Observatory Park at Turner Farm.jpg

Observatory Park at Turner Farm

Fairfax County supervisors on Oct. 5 unanimously approved a resolution supporting the county Park Authority’s proposal to seek “dark-sky” status for the Observatory Park at Turner Farm in Great Falls.

The Fairfax County Park Authority (FCPA) has nominated the observatory park to receive such a designation from the International Dark Sky Association.

Five kinds of designations are available under that group’s International Dark Sky Places program, which was founded in 2001 to “encourage communities, parks and protected areas around the world to preserve and protect dark skies through responsible lighting policies and public education,” Supervisor John Foust (D-Dranesville) said when moving for the resolution’s adoption.

The Observatory Park at Turner Farm may qualify as an Urban Night Sky Place, defined as a “municipal park, open space, observing site or other similar property near or surrounded by large urban environs whose planning and design activity promote an authentic nighttime experience in the midst of significant artificial light,” Park Authority officials said.

Such urban sites do not meet requirements for other International Dark Sky Places categories, but are worthy of recognition for their efforts to “educate the public on the benefits of proper outdoor lighting that ensures public safety while minimizing potential harm to the natural nighttime environment,” FCPA officials said.

The nomination proposal, which aims to highlight the park and show the community’s commitment to dark-sky education, also received letters of support from the Great Falls Citizens Association (GFCA) and the Analemma Society, which runs astronomical programs at the observatory.

Reducing light pollution has been one of Fairfax County’s environmental goals for years, and county officials in February 2020 updated outdoor-lighting standards to make the county even more dark-sky-friendly, Park Authority officials said.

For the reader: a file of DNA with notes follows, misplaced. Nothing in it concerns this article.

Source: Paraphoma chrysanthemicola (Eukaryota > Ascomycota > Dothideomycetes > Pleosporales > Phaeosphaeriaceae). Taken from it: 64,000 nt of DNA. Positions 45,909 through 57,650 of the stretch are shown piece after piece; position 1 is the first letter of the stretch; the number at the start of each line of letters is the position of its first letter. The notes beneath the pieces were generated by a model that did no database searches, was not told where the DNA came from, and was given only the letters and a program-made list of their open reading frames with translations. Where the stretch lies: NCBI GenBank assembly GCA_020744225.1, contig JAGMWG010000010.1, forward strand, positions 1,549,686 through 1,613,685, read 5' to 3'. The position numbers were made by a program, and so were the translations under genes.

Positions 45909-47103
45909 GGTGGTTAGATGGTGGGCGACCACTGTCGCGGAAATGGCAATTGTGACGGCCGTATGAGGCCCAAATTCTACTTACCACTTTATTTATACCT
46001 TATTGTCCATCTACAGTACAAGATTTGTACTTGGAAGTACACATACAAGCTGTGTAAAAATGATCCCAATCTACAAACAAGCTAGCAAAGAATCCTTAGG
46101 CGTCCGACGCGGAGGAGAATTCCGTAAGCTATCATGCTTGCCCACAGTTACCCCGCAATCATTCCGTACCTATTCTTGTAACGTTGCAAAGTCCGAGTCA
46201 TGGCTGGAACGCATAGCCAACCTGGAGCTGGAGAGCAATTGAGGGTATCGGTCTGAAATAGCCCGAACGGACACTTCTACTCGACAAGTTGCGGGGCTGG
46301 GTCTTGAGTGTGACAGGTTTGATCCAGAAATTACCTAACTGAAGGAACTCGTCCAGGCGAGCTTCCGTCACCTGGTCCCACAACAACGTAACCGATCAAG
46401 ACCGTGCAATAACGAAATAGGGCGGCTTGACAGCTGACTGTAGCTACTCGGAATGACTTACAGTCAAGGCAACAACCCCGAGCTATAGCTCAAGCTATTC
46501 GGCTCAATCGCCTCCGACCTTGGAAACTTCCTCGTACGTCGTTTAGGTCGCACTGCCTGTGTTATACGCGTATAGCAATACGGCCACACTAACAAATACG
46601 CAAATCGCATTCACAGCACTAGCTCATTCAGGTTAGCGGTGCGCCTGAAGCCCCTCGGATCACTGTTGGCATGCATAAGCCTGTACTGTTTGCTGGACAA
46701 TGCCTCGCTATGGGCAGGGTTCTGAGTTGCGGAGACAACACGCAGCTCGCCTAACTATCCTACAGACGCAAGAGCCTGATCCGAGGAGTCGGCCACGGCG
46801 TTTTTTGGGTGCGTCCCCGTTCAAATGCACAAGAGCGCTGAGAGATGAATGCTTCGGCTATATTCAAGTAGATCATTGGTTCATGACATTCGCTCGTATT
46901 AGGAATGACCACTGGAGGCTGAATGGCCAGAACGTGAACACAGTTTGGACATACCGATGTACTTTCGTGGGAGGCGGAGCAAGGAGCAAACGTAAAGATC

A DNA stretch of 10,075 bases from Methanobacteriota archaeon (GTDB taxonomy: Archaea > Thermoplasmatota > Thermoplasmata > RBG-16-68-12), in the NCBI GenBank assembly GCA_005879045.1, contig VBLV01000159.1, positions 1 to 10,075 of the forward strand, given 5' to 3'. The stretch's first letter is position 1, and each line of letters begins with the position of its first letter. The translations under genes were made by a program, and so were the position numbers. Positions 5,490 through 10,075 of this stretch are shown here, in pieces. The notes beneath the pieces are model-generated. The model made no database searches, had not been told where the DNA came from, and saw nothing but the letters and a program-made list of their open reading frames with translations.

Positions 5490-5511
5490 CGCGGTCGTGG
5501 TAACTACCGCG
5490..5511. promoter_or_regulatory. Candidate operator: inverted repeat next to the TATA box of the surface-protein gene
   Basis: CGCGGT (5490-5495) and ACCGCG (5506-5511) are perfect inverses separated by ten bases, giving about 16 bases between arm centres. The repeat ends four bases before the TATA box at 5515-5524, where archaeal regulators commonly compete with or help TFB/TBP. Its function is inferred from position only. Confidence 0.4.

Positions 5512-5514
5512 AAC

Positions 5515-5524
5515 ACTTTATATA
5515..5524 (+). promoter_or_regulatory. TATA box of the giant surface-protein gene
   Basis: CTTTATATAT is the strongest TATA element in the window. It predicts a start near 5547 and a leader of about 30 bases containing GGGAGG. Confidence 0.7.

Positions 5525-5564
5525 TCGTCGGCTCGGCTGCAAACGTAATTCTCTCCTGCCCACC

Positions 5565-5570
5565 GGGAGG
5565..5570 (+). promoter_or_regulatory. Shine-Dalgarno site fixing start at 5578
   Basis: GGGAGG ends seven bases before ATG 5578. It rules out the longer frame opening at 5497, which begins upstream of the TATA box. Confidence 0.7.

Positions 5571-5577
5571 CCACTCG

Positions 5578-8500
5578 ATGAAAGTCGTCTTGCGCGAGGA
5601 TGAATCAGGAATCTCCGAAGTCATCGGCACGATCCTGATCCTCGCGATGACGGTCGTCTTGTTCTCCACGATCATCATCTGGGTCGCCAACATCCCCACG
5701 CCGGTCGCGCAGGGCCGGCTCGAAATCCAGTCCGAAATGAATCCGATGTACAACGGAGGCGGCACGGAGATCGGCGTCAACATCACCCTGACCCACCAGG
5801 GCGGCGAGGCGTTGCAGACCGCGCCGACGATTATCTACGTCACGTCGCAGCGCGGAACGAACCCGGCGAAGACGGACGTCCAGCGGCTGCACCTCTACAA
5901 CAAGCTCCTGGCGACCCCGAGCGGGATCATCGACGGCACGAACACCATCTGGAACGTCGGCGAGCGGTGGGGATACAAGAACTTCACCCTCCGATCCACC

“We are hoping that our designation and educational efforts will make citizens aware of the new standards and the importance of dark skies,” they said.

According to GFCA’s Website, modern society needs outdoor lighting for safety and commerce.

“Artificial light at night has revolutionized the way we live and work outdoors, but it has come at a price,” GFCA leaders said. “When used indiscriminately, outdoor lighting can disrupt wildlife, impact human health, waste money and energy, contribute to climate change and block our view of the universe.”

The International Dark Sky Association recommends that such lighting’s harmful effects may be minimized by using it only when needed, lighting only areas that need illumination, using no brighter lights than necessary and fully shielding the lights to prevent glare, GFCA’s Website noted.

[Sun Gazette Newspapers provides content to, but otherwise is unaffiliated with, InsideNoVa or Rappahannock Media LLC.]

(3) comments

Kermit Robat

The light pollution in northern VA is only going to get worse with the on-going urbanization of farmland and naturally wooded areas. If you wish to mitigate this, there are a few proactive steps that could be taken: (1) Plant more tall leafy trees in and around parking lots, shopping centers and other areas that have been paved over. (2) Reduce unnecessary lighting. (3) Manage exterior lighting so that it is focused down rather than out or up.

Those options are not perfectly effective and come with costs. While trees reduce the amount of lighting scattered into the sky, they also require leaf clean-up, which is an added cost many businesses will not want to assume. And reducing unnecessary lighting hinges upon your interpretation of the word “unnecessary”. Can you really blame the resident of a high crime area trying to hold a line on what constitutes necessary?

Anyway, those are the options, short of stopping and reversing the urban sprawl.

Harry Morant

Trying to minimize light pollution in Northern Virginia? That boat has sailed! Don't these people have better things to do? Geez.

Duke Nukem

Don't worry my friend. There are other ways to eliminate light pollution. It is coming, so be prepared. Maybe stock up on candles and matches. The left is coming for your rights (and lights).

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